When Demirjian's and Willems method were tested on the same population as it was done in the present study, differences between dental and chronological age were significantly lower and accuracy was better for the Willems method when compared to the Demirjian's method. Being a modification of the Demirjian's method, Willems method was more reliable, as Demirjian's method was framed almost 30 years ago and there may be a difference in the present-day comparisons due to positive secular trends. A possible explanation for the difference in the estimated dental age between the French-Canadian children and the children on whom the present study was carried out can be attributed to the considerable time gap between two studies on the dental development of these children. Other possible causes of difference could be the environmental factors, such as the socioeconomic status, nutrition, and dietary habits that vary in different population groups.
The results obtained from the current study also support the latter suggesting that Willem's method should be used to estimate dental age accurately because there was less variation in calculating dental age using Willem's method as compared to Demirjian's method. However, further studies are needed to compile the full table of dental age conversion from the maturity score for Indian specific population. Furthermore, studies are also required to formulate new scoring measures for Indian children.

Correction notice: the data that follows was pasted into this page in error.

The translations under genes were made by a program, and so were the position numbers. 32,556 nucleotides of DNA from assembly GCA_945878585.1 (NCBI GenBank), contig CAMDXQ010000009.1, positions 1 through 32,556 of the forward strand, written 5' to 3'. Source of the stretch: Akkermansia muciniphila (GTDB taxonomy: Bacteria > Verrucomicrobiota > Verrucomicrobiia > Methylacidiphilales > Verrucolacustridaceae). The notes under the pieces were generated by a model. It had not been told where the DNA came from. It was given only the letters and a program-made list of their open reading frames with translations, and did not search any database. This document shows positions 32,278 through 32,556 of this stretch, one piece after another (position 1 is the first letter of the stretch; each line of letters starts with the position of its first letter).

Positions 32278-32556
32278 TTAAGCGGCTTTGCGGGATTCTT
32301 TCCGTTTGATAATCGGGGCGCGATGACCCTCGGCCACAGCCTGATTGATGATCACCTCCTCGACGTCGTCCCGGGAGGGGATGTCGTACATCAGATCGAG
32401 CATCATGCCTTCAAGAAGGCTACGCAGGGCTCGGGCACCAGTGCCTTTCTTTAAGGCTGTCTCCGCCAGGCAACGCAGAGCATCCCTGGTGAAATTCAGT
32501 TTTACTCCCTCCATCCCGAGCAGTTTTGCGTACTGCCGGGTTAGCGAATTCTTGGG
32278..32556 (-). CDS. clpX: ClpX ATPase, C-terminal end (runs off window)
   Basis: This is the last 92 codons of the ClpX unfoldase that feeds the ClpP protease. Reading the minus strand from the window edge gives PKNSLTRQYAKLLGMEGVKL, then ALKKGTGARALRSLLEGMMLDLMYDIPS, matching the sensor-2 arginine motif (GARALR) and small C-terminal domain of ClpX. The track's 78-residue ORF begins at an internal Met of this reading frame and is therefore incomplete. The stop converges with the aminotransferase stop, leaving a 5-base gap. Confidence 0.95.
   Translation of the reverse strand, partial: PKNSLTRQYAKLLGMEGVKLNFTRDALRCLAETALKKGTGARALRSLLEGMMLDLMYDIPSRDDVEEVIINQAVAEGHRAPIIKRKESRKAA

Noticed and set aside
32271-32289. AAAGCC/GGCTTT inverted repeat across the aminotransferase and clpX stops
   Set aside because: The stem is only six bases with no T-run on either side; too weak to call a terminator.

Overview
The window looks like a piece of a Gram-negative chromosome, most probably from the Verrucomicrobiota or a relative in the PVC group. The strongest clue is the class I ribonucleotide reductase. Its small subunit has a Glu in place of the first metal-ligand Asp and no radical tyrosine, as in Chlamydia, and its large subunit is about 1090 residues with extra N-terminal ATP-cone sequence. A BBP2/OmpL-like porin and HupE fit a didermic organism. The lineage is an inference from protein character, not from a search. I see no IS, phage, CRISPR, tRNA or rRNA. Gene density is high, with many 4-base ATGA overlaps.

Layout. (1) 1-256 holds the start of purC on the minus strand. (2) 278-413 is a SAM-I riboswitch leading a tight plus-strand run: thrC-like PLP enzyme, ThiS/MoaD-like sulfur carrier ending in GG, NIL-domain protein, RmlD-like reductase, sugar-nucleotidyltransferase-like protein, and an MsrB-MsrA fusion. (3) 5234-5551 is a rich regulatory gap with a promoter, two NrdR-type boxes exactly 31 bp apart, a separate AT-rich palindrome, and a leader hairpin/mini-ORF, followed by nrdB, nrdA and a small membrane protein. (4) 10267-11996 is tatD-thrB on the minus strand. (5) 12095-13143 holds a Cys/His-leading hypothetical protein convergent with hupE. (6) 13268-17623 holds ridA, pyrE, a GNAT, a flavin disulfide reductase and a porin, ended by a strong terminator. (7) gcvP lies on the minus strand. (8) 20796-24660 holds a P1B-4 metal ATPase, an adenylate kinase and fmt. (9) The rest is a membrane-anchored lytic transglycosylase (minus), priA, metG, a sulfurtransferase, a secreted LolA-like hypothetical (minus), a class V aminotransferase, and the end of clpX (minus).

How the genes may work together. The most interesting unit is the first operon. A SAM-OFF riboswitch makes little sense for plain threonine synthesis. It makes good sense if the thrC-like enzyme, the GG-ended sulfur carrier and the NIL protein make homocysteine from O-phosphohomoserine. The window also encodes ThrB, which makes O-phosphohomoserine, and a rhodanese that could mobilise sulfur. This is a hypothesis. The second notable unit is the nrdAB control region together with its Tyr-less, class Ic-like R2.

| Conclusion|| |
The present results imply that Willems method of dental age estimation was a better and reliable method of age estimation, easy to calculate, and more accurate than Demirjian's method in North Indian population of the Uttarakhand region.
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Conflicts of interest
There are no conflicts of interest.
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[Table 1], [Table 2], [Table 3], [Table 4], [Table 5]